You are absolutely correct about the different coefficient of expansion between the two metals, aluminum expands more at a given high temperature and this can cause problems in engines using cast iron sleeves. Using a sleeve adds parts and much more machining to the finished cylinder assembly. Sleeving adds complexity without improving the functionality of our model engines as infrequently as they are run.



My motivation for picking a single cylinder engine with a sleeve was to gain experience, to ease myself into building a twin cylinder engine, one that will require the skills to make cast iron sleeves and rings.

Bob—thanks for the comment, sorry I rambled on. There is not much dialog or feedback in this forum and it is fun to hear from a fellow engine builder, it is reassuring to know that folks are out there.



--Dear Greg,
I agree with your last comment, and I have had only a few on my project of building a twin/flat four cylinder, two stoke engine based around a VICTA twin and single crankshaft, incorporating the split single concept in both. and using 2 of its 85 cc pistons/and old run-in polished rings in a new cast, and homed, alloy block. Using an available crankshaft can have its problems re.lubrication as I may be about to find out,, as I'm using fabricated alloy con rods themslelves as big end bearings first. I'll only go to slippers or rollers if necessary.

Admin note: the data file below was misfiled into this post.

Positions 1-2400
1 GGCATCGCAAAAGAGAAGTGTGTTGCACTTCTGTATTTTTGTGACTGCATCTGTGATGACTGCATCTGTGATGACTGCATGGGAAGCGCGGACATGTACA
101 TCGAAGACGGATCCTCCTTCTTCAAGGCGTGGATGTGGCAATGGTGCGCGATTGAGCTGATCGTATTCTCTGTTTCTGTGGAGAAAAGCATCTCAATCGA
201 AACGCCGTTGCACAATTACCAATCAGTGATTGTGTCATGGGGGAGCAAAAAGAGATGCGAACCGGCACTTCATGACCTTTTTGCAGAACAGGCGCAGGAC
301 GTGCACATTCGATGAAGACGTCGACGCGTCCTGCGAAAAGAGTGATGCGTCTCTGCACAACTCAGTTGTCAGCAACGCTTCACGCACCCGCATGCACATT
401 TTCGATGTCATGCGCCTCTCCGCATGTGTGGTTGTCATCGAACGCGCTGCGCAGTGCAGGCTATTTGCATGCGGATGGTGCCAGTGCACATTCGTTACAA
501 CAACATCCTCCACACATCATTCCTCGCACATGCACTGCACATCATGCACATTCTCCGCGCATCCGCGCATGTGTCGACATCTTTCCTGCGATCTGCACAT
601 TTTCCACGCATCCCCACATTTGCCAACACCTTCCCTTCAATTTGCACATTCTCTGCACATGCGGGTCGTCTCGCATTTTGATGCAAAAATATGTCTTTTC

I've found a local hobby guile which is into foundry jobs to cast the cylinders in alloy. For sleeves,, if I need them, I may find some seamless tube to do the job as cutting ports may be easier than in cast iron. Currently, they are cast with the cylinders.
Good luck with your project. If you have a 3D printer it's an advantage to make the parts in plastic first.
 

Eccentric

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Kasey,

You might look into DOM steel tubing, it is supposed to be very dimensionally accurate and might make a good cylinder sleeve (not as good as cast iron :) ).

I feel silly becasue I 3D printed the crankcase, but not the cylinder, if I had I would have noticed the cylinder hole pattern didn't match the crankcase hole pattern.

Today I worked on the cylinder head, did the lathe work including the features on the bottom. I also worked on the piston, I think before I finish off the cylinder head (I still have some CAD cleanup on the finned top) I am going to make the connecting rod and piston. How cool is it going to be to see the piston go up and down in the cylinder when I spin the crankshaft?

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Can you see where the head ends and the cylinder starts? Hint, look at the next photo

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I have read different things regarding how tight a fit the piston is supposed to be in the cylinder, I decided to leave .005" difference between the piston OD and the cylinder ID. It falls into the cylinder and I can still get a 'pop' when I pull it out fast. I am looking forward to try my hand at piston rings. the rings will have across section of 1/16" X 1/16" and will expand into the 1" diameter cylinder.